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Mental stress rising in Florida in wake of Hurricane Michael

Debris from Hurricane Michael rests along the canal on October 18, 2018 in Mexico Beach, Florida. Photo: Getty Images

Debris from Hurricane Michael rests along the canal on October 18, 2018 in Mexico Beach, Florida.  Photo: Getty Images

Miami, October 24 (RHC)-- U.S. health workers say they are seeing increasing signs of mental problems in residents in the state of Florida more than a week after Hurricane Michael hit Southeastern United States, and the issue could turn a short-term disaster into a long-term recovery that will take years.

Tony Averbuch, who leads a disaster medical assistance team that is seeing 80 to 100 patients daily in tents set up in a parking lot of the badly damaged Bay Medical Sacred Heart hospital, said some people are showing signs of fraying.

“In any kind of disaster what we find is that people have been exposed to circumstances that are well beyond what they normally deal with day to day,” said Averbuch.

Just getting to the treatment site involves navigating streets with roadblocks and fallen utility lines, and the hospital building itself was ripped open by Michael’s powerful winds.

Signs of trauma aren’t a surprise for those who studied people after Hurricane Katrina in 2005.
Damage in several Florida cities was similar to that in the state of Mississippi, where entire communities were flattened by wind and storm surge.

Panama City and Mexico Beach could take years to rebuild, as did parts of New Orleans, Louisiana, after the region was flooded by Hurricane Katrina.

Dr. Irwin Redlener of the National Center for Disaster Preparedness at Columbia University observed widespread, long-lasting psychological effects after Katrina.  One study found that, five years after the storm, parents reported more than 37 percent of children had been clinically diagnosed with depression, anxiety, or a behavior disorder.

Redlener says that’s in part because parents are overwhelmed and are less able to buffer their children from bad experiences.  “They survived a major catastrophic event, which is good.  But everything they knew is gone,” he said.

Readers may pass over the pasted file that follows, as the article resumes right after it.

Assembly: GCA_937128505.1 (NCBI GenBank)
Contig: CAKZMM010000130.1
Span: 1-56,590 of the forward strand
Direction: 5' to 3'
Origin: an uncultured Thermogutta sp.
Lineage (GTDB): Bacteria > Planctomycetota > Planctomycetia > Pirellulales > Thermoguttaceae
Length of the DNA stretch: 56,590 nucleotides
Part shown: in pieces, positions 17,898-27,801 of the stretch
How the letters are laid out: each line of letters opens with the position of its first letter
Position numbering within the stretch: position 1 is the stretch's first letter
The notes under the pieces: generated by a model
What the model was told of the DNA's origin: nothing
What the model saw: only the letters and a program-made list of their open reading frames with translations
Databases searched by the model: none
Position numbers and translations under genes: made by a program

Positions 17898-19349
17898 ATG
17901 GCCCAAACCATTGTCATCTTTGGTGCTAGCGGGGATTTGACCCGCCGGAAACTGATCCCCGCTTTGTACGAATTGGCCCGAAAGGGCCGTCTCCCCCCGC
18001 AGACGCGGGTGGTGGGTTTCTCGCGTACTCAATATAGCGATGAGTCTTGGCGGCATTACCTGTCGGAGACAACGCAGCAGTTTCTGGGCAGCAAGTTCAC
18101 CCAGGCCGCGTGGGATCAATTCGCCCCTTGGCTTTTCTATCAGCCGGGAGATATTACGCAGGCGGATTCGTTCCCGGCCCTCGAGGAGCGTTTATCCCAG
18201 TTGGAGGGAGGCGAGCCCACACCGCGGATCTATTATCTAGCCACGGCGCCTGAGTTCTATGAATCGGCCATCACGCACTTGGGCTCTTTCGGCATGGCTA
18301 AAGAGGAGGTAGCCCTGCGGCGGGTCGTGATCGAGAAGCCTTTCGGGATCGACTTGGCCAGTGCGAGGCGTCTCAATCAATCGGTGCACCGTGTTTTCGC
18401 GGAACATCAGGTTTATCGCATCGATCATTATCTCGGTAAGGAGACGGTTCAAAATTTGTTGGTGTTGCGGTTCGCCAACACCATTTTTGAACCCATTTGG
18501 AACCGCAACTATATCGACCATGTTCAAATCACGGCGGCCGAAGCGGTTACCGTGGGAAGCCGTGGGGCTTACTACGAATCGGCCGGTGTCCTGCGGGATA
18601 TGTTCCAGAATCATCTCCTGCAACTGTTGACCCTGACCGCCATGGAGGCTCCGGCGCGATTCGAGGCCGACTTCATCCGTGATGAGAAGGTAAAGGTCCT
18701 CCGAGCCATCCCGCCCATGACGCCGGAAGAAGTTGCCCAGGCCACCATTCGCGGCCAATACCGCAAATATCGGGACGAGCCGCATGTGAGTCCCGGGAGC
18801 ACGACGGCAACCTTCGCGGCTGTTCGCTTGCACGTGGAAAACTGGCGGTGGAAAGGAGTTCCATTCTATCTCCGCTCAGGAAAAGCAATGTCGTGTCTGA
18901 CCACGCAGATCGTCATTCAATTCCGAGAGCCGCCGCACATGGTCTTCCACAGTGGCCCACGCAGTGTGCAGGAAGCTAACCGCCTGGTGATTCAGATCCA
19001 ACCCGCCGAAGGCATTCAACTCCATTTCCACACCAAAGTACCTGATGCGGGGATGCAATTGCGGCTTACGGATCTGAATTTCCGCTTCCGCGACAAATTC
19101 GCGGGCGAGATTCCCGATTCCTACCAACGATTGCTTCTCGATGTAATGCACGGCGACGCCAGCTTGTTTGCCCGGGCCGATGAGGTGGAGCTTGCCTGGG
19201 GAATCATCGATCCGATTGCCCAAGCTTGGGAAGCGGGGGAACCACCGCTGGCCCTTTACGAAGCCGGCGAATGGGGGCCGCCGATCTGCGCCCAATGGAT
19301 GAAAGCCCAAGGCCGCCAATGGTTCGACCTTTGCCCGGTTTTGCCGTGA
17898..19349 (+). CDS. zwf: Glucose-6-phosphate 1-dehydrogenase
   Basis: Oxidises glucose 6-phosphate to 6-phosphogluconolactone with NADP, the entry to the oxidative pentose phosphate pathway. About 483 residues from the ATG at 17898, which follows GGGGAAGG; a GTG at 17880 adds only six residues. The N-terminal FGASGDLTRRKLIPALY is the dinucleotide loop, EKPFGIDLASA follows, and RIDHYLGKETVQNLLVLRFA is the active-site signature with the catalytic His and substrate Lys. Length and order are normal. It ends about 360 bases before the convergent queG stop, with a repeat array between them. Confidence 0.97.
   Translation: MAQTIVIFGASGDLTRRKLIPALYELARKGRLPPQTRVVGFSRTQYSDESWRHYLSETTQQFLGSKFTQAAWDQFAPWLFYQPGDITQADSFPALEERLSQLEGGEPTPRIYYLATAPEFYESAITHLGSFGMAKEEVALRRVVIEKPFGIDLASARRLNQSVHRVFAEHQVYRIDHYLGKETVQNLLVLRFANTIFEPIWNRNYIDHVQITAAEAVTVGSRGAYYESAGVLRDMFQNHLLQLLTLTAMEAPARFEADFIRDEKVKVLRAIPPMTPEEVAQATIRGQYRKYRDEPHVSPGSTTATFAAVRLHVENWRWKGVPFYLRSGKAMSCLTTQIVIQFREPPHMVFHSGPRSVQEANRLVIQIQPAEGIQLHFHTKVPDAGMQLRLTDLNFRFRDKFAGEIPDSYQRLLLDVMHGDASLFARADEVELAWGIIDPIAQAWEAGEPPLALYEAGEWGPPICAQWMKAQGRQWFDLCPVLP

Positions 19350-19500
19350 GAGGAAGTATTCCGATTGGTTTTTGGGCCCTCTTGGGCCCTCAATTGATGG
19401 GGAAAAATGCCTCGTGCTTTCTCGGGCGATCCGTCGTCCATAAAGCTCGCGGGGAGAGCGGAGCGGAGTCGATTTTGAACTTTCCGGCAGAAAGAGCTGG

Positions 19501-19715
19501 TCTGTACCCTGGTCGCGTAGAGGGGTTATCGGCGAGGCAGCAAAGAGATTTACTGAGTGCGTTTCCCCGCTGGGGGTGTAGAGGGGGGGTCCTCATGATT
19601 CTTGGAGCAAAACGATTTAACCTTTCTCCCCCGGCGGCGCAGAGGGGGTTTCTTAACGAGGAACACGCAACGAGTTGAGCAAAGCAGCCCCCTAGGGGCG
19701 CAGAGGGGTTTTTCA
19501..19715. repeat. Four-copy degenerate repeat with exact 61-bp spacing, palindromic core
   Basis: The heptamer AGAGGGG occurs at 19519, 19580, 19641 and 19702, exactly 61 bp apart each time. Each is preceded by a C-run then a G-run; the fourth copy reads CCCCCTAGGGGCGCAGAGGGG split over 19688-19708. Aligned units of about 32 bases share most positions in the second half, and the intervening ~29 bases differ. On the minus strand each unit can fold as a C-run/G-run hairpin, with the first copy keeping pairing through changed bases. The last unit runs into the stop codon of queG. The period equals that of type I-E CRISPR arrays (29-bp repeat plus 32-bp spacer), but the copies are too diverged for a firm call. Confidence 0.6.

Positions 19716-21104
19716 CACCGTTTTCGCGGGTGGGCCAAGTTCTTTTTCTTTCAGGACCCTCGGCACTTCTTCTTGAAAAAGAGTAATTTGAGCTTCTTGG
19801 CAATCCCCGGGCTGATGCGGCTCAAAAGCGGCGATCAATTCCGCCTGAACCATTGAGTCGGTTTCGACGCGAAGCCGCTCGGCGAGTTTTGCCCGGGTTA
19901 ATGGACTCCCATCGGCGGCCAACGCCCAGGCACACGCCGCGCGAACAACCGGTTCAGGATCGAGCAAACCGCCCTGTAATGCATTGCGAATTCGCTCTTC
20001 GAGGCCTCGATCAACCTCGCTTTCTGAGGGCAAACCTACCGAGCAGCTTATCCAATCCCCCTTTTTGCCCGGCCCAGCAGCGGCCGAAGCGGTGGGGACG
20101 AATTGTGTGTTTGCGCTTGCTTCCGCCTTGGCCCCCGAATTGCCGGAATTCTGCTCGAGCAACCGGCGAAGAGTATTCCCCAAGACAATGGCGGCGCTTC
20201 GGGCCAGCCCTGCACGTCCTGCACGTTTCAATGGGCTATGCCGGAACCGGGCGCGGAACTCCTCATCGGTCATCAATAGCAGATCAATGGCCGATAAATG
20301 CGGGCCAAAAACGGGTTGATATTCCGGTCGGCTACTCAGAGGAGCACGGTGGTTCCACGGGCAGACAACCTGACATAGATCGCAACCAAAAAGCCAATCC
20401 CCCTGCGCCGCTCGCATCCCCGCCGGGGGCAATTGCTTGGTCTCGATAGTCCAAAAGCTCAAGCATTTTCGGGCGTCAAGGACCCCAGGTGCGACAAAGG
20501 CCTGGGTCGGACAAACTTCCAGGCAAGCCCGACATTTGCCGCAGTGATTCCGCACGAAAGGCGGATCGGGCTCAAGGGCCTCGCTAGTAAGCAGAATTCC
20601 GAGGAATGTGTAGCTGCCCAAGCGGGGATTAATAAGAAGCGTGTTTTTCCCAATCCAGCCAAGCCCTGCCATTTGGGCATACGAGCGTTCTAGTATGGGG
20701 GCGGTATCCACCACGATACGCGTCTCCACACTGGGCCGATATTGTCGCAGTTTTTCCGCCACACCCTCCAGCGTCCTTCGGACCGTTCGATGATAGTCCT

Research scientist David Murphey said children look to their parents for cues as how to respond to completely new and frightening situations.  “If they see parents kind of falling apart at the seams, that’s going to create anxiety for the children as well,” said Murphey.

Dr. Emily Harville, an associate professor at Tulane University’s School of Public Health and Tropical Medicine in New Orleans, said most people will be back to where they were within a year or so, but others will have difficulty for a longer period.  “There will be a small group that continues to have long-term mental health issues,” she said.

Michael struck Florida’s northwest coast near the small town of Mexico Beach on October 10th.  The storm tore entire neighborhoods apart, reducing homes and businesses to piles of wood and siding, damaging roads and leaving scenes of devastation that resembled the aftermath of a carpet-bombing operation.

The storm left "unimaginable destruction" and “so many lives have been changed forever,” Florida Governor Rick Scott said in a statement after the storm.

Michael was the third strongest storm on record to hit the continental United States, behind only Hurricane Camille that made landfall in the state of Mississippi in 1969 and the Labor Day hurricane of 1935 in the Florida Keys.

Edited by Pavel Jacomino
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